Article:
News & Events

Shoes Make the Man, And Sometimes Spur Lawsuits

Shoe companies like Nike, Adidas, and Under Armour begin courting future NBA stars when the players are in high school with the goal of signing them to endorsement deals when the player goes pro. This past year, the FBI and the DOJ began investigating this recruiting process. Through that investigation, the FBI found that numerous college coaches, financial advisors, agents, and shoe company representatives were participating in a system that used illegal bribes to influence the decisions of high school and college basketball players. The FBI implicated Adidas, claiming the shoe company funneled money to coaches and agents as bribes in an effort to lure recruits to attend the colleges Adidas sponsors. As part of the scheme, the players would later sign an endorsement deal with the brand when the player goes pro.

While the Federal government maintains that it has been harmed by this system because it subsidizes colleges through financial aid and grants, it is not the only party that has claimed harm. The shoe company, Skechers USA, Inc., asserted that Adidas’ illegal conduct harmed it and other shoe companies by creating an unfair advantage for Adidas in the shoe market.

Signing NBA players to endorsement deals is extremely valuable to shoe companies. Shoe companies make millions from the sale of basketball shoes every year, using NBA players as their primary marketing tool. The performance basketball wear market has a market value that exceeds $1 billion dollars, with shoes making up a majority of these sales. Despite such a large market value, there are three primary players in the market: Nike (including Jordan Brand), Adidas, and Under Armour.

In early May, Skechers filed a false advertising and unfair competition lawsuit against Adidas in the U.S. District Court for the Central District of California. Skechers claimed that Adidas’ use of bribes, which ultimately enabled it to sign basketball stars to endorsement deals, created a false belief in Adidas’ customers that Adidas’ products were of superior quality. Skechers further asserted that, had Adidas been required to play fairly, future NBA players may have signed with the Skechers brand, and customers would have purchased Skechers products over Adidas products.

Skechers’ specific allegations were that Adidas violated the Lanham Act, 15 U.S.C. § 1125(a), by “using false and misleading representations of fact in commercial advertising or promotion in interstate commerce in connection with Adidas’ products and services,” which caused damage to Skechers. For Skechers to prevail on a false-advertising claim under the Lanham Act, it would need to prove the following elements: (1) a false or misleading statement of fact; that is (2) used in a commercial advertisement or promotion; that (3) deceives or is likely to deceive a substantial segment of the audience in a material way; (4) in interstate commerce; and (5) has caused or is likely to cause competitive or commercial injury to the plaintiff. Cook, Perkiss and Liehe, Inc. v. N. Cal. Collection Serv., Inc., 911 F.2d 242, 244 (9th Cir. 1990).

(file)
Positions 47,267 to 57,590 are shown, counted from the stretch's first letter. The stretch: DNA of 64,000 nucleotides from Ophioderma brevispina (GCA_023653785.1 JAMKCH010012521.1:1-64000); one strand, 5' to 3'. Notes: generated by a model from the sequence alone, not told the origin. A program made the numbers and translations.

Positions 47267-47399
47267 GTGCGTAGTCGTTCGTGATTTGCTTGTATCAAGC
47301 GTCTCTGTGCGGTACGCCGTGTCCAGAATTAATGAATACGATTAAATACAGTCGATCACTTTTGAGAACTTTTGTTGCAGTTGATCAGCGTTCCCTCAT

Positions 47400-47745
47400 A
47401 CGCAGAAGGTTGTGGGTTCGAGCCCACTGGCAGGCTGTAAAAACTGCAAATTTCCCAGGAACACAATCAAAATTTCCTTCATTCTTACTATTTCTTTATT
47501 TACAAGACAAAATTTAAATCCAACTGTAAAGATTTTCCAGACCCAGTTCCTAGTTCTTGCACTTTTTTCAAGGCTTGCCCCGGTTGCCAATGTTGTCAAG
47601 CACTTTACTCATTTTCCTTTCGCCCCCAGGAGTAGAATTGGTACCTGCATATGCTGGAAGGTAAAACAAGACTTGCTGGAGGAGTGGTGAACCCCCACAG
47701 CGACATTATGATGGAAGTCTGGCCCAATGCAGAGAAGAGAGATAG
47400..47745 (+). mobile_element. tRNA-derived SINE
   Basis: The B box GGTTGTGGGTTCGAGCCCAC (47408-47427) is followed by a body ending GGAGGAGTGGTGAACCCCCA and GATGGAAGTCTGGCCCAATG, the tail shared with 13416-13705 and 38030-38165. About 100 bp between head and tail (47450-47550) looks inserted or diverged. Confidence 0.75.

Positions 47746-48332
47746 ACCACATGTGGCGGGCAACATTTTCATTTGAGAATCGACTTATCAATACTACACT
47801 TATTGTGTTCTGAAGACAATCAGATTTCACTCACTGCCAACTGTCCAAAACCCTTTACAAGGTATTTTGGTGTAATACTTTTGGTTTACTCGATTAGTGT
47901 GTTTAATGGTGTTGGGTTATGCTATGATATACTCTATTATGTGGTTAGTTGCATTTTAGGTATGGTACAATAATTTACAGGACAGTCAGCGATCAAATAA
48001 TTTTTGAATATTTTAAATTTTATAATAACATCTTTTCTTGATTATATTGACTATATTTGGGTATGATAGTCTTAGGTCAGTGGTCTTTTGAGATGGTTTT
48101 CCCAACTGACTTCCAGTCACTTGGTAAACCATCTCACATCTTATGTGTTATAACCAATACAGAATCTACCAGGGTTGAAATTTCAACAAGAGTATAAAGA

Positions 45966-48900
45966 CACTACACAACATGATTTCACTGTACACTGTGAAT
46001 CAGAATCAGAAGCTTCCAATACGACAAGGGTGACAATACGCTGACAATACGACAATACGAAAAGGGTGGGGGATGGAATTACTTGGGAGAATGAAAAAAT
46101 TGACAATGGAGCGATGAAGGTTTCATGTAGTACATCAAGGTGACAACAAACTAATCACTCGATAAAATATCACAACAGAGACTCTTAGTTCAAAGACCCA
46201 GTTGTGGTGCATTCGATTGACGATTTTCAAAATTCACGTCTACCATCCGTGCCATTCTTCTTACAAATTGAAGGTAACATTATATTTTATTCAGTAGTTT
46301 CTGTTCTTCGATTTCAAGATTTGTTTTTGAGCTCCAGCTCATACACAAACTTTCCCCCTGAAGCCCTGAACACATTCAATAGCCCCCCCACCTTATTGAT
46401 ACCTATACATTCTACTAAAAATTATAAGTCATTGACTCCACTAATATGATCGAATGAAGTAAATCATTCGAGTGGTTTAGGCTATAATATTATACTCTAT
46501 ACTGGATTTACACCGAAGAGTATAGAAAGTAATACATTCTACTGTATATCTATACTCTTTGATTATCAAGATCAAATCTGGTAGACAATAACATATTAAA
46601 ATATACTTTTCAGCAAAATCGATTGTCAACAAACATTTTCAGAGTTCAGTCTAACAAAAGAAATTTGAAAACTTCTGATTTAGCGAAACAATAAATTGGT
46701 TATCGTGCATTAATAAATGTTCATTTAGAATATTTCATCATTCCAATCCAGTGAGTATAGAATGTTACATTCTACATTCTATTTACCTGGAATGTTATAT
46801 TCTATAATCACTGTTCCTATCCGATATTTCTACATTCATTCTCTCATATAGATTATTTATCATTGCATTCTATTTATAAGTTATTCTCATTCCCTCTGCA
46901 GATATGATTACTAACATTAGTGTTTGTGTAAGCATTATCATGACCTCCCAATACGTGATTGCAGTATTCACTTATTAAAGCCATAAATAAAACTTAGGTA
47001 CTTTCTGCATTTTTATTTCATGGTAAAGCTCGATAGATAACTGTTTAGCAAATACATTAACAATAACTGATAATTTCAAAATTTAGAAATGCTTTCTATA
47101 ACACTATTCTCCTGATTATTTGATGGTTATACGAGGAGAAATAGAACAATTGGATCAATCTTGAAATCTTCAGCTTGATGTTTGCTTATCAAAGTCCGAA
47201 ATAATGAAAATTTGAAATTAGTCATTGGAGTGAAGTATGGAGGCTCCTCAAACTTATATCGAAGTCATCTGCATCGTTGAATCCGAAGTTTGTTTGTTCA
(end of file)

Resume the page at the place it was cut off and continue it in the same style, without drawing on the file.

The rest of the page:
In an odd twist, Skechers dismissed its lawsuit, with prejudice, just 20 days after filing. One can only speculate as to the reason for the dismissal, but it is highly possible that part of the reason was the difficulty in satisfying the burden of proof. Skechers’ claim was not that Adidas made any actual misrepresentations of fact, but rather it engaged in behavior that influenced athletes to sign endorsement deals. Proving actual damages may have also been difficult for Skechers. Skechers has had relatively minimal participation in the performance basketball wear market, having made few attempts to enter the space and sign top players to endorsement deals. In its complaint, Skechers claimed it tried to sign NBA player Jamal Crawford to an endorsement deal but lost him to Adidas. Although this may be evidence that Adidas has made it difficult for Skechers to enter the market, it does little to further Skechers’ allegations that Adidas’ alleged illegal scheme has kept Skechers out of the market. At the time both companies were courting Crawford, he was already an active NBA player, earning an NBA salary, and was not likely influenced by any illegal bribes on the part of Adidas. Other factors likely played a role in Skechers’ dismissal of its lawsuit, but it appears that, like many cases alleging violations under the Lanham Act, the plaintiff in this case faced a difficult task in satisfying the burden of proof necessary to obtain a favorable judgment.

by Andrew D. Tharp

Andrew Tharp